FOM: general intellectual interest; Franzen's quest
torkel at sm.luth.se
Tue Mar 17 06:54:33 EST 1998
Steve Simpson writes:
>The "outburst" to which Franzen refers is my thoughtful, balanced
>posting of 12 Jan 1998 23:11:59 on general intellectual interest and
>the sex life of termites.
Yes, that's the one. You note that
>We are talking
>about truly basic concepts such as number, shape, function, etc as
>well as the essential logical structure of mathematics. These
>concepts are *objectively* of interest to every educated human being.
and go on to assure us that
>Even if the general public were to turn completely irrational and lose
>all interest in mathematics and f.o.m., the basic mathematical
>concepts studied by f.o.m. would still retain 100 percent of their
>enormous general intellectual interest
Now, this enormous (and, I forgot to add, objective) general intellectual
interest of f.o.m. which is independent of whether anybody actually takes
an interest in it isn't really what people have in mind when they inquire
about the general intellectual interest of f.o.m. This is because what
your argument boils down to is nothing but your own affirmation of the
enormous (and objective etc) interest of the subject. It doesn't make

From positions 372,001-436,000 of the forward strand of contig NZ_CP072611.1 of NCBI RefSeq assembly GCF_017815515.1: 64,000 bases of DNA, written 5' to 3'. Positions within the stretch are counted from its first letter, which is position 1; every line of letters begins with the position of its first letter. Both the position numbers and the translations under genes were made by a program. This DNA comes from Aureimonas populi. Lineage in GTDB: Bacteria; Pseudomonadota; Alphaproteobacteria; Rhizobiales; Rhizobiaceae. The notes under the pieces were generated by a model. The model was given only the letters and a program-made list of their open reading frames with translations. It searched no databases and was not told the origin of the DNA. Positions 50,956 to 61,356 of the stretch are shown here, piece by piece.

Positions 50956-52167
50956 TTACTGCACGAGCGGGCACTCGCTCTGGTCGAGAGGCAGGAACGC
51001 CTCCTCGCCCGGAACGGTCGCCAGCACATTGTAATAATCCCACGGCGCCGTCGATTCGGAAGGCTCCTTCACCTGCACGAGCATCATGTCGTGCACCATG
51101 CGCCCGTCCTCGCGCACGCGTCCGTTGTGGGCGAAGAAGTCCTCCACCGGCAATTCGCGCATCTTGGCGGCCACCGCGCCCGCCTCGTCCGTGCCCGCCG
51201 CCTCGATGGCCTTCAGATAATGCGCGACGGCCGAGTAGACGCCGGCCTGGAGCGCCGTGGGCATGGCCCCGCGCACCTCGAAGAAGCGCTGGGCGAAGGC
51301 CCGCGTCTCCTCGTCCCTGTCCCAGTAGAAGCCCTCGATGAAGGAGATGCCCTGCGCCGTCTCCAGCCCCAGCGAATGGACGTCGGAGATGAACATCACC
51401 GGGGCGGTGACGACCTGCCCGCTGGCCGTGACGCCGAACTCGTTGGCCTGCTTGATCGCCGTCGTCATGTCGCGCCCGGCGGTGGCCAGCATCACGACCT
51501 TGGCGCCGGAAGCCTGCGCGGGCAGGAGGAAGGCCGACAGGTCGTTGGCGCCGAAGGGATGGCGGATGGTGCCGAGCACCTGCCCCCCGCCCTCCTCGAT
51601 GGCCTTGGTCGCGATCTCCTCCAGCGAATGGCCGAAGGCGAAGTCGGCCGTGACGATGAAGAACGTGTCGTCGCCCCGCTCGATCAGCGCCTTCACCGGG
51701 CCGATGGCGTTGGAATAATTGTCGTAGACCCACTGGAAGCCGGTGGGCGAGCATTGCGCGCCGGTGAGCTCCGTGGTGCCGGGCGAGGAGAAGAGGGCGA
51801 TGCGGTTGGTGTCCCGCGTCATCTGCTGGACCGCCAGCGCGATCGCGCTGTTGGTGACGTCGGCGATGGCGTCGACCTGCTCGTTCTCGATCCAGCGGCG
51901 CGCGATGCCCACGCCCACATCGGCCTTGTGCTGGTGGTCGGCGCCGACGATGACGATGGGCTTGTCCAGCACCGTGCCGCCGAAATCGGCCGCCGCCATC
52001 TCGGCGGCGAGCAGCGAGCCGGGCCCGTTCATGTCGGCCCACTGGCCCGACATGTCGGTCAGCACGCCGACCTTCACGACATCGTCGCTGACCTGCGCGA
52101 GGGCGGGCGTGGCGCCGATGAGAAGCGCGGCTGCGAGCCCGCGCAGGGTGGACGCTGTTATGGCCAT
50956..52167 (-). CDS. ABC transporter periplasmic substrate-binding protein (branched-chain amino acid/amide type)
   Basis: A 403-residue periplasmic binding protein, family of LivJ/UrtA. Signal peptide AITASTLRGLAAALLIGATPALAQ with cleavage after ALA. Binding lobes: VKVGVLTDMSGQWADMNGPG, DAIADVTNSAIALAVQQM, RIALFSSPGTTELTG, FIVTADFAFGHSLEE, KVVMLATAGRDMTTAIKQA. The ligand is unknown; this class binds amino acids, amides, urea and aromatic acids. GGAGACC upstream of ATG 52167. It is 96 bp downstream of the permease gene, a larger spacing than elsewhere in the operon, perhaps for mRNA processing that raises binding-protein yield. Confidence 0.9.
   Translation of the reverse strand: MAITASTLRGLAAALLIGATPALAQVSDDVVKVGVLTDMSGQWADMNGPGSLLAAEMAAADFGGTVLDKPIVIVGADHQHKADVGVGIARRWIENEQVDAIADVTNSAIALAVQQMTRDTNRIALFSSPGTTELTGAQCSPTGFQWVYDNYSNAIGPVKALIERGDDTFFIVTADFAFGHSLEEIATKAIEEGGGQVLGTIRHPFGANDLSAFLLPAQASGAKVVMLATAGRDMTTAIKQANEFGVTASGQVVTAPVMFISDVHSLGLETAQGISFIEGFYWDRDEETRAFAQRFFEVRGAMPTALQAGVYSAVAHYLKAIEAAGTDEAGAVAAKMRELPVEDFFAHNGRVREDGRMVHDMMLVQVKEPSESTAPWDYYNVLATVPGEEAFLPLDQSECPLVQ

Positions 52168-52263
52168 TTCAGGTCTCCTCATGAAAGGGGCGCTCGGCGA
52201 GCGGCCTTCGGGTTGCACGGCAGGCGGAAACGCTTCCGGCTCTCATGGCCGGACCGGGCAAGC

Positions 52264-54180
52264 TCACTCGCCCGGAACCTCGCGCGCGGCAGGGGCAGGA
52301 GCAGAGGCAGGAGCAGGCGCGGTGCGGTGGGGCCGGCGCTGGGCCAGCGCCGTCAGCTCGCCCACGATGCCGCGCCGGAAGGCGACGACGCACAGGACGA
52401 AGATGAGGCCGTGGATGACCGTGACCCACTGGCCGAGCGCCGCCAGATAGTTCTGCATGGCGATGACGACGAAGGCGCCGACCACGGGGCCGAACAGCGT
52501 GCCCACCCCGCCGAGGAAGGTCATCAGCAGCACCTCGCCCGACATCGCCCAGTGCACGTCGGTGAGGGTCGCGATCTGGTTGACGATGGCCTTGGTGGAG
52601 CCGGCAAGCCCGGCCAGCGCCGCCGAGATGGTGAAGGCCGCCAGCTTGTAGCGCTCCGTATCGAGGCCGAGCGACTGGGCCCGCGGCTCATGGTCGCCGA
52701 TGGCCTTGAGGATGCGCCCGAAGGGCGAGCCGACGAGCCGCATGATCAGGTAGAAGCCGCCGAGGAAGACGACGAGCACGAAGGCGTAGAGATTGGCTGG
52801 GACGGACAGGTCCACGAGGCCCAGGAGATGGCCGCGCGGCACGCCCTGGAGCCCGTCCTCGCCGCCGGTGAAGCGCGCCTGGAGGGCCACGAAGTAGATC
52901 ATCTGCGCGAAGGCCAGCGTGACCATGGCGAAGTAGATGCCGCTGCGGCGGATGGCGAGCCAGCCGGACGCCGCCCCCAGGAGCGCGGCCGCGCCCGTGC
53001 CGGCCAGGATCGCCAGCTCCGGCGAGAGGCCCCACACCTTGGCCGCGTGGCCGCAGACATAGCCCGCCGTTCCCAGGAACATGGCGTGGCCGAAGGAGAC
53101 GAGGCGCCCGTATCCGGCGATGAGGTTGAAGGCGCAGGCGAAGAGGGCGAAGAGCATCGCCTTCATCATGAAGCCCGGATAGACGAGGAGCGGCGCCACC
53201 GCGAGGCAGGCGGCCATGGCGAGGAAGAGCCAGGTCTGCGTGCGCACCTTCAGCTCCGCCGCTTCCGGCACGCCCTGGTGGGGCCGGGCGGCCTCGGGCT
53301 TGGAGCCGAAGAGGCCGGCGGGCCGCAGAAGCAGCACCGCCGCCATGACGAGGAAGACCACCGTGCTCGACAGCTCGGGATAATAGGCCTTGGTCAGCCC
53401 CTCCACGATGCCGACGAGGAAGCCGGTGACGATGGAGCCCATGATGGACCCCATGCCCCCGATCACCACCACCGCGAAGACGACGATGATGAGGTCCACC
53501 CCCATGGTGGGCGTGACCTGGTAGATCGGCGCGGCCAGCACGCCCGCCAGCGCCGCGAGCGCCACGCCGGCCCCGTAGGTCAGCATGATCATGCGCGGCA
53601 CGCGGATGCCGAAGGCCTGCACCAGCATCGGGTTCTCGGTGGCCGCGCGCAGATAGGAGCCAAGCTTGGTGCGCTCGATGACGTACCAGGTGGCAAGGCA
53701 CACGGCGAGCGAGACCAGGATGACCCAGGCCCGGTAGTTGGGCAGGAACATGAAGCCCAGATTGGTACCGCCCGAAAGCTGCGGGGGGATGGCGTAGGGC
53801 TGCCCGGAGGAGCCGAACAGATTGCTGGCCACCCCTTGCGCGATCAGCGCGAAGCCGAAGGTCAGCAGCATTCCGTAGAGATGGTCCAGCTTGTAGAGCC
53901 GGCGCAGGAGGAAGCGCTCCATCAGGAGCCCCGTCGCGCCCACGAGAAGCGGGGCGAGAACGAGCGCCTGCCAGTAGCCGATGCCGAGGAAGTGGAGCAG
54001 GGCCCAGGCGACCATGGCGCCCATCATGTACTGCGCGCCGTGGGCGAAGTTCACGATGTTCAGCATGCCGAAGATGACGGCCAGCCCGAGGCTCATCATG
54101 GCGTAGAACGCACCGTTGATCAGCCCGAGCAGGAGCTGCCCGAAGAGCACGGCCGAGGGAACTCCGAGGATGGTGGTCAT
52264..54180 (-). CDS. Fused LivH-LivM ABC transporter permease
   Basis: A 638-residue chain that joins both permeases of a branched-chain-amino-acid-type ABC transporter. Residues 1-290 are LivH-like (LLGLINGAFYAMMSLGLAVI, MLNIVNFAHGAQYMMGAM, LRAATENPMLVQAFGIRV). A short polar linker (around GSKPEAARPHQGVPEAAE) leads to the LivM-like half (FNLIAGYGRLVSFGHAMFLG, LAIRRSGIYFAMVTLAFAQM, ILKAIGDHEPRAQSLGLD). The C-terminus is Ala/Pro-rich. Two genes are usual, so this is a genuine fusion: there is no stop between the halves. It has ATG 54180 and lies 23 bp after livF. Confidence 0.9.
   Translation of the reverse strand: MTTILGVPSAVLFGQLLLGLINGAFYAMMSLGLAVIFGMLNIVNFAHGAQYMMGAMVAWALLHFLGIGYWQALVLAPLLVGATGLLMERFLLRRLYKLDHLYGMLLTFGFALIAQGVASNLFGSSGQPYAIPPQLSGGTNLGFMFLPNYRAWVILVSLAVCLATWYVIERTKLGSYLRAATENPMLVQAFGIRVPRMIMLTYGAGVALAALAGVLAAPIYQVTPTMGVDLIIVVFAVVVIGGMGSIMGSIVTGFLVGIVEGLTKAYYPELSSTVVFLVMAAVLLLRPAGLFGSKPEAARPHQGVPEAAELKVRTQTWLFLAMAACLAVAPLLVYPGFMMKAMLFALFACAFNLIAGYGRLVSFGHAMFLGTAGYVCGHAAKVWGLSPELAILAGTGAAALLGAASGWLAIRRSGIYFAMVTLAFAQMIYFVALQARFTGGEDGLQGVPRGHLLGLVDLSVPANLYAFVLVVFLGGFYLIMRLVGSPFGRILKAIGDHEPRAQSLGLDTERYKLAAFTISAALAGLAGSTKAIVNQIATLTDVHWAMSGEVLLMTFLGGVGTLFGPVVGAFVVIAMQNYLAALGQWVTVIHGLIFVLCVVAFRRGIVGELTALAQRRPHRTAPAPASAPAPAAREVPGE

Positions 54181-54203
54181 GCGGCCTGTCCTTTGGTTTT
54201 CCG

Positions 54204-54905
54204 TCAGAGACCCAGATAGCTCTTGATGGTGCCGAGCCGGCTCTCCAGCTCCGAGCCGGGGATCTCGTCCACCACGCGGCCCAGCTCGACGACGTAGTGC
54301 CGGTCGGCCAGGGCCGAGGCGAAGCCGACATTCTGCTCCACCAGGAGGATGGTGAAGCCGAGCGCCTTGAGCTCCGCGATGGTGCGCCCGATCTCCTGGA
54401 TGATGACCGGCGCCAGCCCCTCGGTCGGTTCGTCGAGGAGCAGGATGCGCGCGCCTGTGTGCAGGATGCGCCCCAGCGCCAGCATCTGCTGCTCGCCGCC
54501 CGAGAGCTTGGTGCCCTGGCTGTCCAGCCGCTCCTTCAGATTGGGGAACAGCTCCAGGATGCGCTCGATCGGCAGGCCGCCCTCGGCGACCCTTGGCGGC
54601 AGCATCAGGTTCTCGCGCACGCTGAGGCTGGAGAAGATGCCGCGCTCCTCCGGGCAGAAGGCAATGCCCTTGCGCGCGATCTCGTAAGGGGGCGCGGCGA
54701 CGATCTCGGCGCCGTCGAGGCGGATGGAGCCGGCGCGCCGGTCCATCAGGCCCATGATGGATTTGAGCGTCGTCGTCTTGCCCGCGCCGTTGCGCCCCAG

a great deal of sense to discuss the general intellectual interest of
something unless one makes an attempt to relate it to the actual
intellectual concerns of other people.
Harvey Friedman suggests that the general intellectual interest issue
is "handled rather nicely" by the paragraph
>"A coherent body of discrete and finite combinatorial results, regarded as
>interesting, natural, basic, and simple by relevant practitioners, has been
>discovered and shown to be provable only by going well beyond the usual
>axioms of mathematics via standard axioms of higher infinities." A
>non-specialist can understand this finding.
A smallish group of non-specialists could no doubt understand this
finding, in general terms. But why should they, or anybody else, care
about it? Again what is lacking is any argument linking f.o.m. to
the actual intellectual concerns of non-specialists.
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